Whilst a lot of times in life we of course get on well with those around us; there are, naturally, times where we do not see eye to eye, and conflict occurs. It could be in the home, when you might have different ideas on how to parent; in work, when you don’t feel that a colleague is pulling their weight; even in sport, when you feel hard done by at a coach’s decision to not play your child on the starting team. The natural response for us all is to go into our own corner and come out fighting, seeking to protect our own standpoint on the issue. This is wholly understandable, but as most of us do not play out our conflicts in a boxing ring, it is not useful.
What if, rather than seeing the other party as being the enemy in the opposite corner, instead we thought about situations like this as being ones where we can either help to maintain the conflict or help to resolve it? So, in our own heads, it then becomes less about ‘I’m right, and you’re wrong’, and more about ‘I need to ensure that, for my part, what I’m doing is moving us towards resolution and not actually participating in the conflict’. What would that feel like? How much would it help make things more palatable in your own head, when you come up against challenging and difficult situations in life?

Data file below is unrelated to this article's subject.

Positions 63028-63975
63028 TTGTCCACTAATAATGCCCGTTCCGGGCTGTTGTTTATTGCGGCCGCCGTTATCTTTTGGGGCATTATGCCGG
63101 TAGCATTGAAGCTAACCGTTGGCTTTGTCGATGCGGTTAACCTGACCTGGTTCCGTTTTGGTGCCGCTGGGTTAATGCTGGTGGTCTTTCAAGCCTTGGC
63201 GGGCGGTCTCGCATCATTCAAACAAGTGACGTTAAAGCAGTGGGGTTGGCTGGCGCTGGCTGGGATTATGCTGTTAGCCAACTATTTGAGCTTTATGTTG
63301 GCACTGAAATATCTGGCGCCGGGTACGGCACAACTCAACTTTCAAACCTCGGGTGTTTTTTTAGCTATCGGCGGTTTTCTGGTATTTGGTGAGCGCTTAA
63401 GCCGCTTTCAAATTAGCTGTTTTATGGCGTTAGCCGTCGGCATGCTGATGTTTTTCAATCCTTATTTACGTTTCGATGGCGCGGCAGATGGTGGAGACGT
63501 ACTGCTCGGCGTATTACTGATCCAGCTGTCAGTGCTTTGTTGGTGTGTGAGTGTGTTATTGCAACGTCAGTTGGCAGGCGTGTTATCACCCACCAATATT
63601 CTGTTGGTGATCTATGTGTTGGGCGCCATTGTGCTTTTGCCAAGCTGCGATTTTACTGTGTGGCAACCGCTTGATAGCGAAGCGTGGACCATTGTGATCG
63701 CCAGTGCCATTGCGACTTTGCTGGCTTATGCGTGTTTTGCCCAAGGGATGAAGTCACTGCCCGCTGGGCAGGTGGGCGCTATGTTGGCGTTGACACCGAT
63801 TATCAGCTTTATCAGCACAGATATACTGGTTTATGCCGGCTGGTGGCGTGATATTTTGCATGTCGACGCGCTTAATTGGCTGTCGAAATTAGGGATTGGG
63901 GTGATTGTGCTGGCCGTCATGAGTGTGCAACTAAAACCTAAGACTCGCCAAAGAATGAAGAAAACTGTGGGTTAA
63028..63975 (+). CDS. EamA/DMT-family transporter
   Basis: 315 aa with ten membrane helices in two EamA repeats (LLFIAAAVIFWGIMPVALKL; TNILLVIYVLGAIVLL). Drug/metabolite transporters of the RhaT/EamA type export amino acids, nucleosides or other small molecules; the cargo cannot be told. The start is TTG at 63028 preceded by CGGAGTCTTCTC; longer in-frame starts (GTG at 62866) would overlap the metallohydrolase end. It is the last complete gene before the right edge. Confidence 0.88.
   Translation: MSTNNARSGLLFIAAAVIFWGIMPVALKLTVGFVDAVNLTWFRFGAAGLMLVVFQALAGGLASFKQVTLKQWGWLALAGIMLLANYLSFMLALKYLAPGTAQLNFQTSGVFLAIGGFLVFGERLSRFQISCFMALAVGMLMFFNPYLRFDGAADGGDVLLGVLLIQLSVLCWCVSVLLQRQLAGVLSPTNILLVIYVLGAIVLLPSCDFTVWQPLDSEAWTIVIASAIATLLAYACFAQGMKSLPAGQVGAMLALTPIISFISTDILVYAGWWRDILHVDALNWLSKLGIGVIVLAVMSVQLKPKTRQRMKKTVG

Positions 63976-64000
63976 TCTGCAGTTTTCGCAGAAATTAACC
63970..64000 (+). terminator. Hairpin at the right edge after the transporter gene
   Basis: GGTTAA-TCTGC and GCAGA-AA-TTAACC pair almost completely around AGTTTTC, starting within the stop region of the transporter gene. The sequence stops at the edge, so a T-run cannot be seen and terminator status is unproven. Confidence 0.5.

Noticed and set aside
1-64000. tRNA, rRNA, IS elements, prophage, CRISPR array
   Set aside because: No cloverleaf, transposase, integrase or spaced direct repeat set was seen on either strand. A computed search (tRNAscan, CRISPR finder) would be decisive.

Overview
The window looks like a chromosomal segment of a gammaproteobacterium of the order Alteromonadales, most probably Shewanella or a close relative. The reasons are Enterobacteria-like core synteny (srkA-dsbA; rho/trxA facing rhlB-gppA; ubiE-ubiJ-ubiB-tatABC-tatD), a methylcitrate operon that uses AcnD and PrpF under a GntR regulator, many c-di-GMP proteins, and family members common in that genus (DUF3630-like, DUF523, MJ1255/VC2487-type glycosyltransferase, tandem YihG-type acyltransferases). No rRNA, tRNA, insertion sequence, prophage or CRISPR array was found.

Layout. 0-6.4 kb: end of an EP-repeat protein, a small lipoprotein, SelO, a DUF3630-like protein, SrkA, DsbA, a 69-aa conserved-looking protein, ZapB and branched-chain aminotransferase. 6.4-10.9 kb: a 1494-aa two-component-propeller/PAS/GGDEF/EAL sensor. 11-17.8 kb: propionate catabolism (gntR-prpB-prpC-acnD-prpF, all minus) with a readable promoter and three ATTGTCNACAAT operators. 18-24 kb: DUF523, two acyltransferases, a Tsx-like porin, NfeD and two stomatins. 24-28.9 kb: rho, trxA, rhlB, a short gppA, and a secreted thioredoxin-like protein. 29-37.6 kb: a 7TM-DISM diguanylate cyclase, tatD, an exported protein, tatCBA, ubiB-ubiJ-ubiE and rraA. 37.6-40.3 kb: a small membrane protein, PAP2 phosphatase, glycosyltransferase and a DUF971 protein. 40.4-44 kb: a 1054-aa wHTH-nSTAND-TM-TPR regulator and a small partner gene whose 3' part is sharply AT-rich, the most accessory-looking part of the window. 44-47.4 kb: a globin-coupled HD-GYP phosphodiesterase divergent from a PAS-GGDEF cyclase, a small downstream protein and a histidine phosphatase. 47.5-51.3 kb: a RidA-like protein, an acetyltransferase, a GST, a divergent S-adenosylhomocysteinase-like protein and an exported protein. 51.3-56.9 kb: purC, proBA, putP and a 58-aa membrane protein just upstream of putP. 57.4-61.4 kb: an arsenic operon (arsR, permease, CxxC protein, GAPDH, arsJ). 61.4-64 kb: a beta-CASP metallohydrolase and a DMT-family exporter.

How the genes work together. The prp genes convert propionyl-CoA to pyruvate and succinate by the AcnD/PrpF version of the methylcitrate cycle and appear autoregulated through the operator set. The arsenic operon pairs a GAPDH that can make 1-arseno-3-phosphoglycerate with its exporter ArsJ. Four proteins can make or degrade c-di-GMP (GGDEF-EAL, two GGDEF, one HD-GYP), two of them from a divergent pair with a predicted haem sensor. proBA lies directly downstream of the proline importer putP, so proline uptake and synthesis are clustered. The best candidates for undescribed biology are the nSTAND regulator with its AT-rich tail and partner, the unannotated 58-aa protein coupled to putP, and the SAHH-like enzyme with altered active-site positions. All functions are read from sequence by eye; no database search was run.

It would actually help to make it a much nicer place between your own ears, when the focus shifts to ensuring that no matter what approach the other person takes, your own strategy is to make every effort to resolve rather than participate in conflict. What happens here is that, instead of your head being filled with irritation, anger, resentment; it is absorbed with the task of finding a way through whatever this disagreement is, and that makes for a much nicer mindset.
So, the next time you want to let your teenager go to a festival, and your partner is adamant that it is not going to happen; drop the old habit of fuming (inwardly and outwardly) about how stubborn/ old-fashioned/ conservative/ out of touch they are, and ask yourself what would be the most useful way to find a common ground on the issue. Immediately, this focus shifts your mood state to one of openness and interest in resolving the disagreement. In itself, that makes life easier for you, but it also makes sure that you are not stoking the fire and participating in the conflict. Once one person puts the metaphorical gloves down and takes a different approach, the other person cannot argue alone, so it calls a halt to any un-useful negative interactions.
Let me be clear; this is not about letting go of your viewpoint or about giving in and just going along with whatever the other person wants. It is about making a decision to not add petrol to the fire, and to not help turn an existing difference of opinion into a bigger situation. It is about choosing to express your initial feelings with a rant in peace on your own, but then coming back to the situation solely with the focus of finding the way forward. This way, you get out of the habit (that we all so often engage in) of wasting time engaging in stoking the fire, when we could be much better engaged in seeking resolution.
“Conflict cannot survive without your participation” ~ Wayne Dyer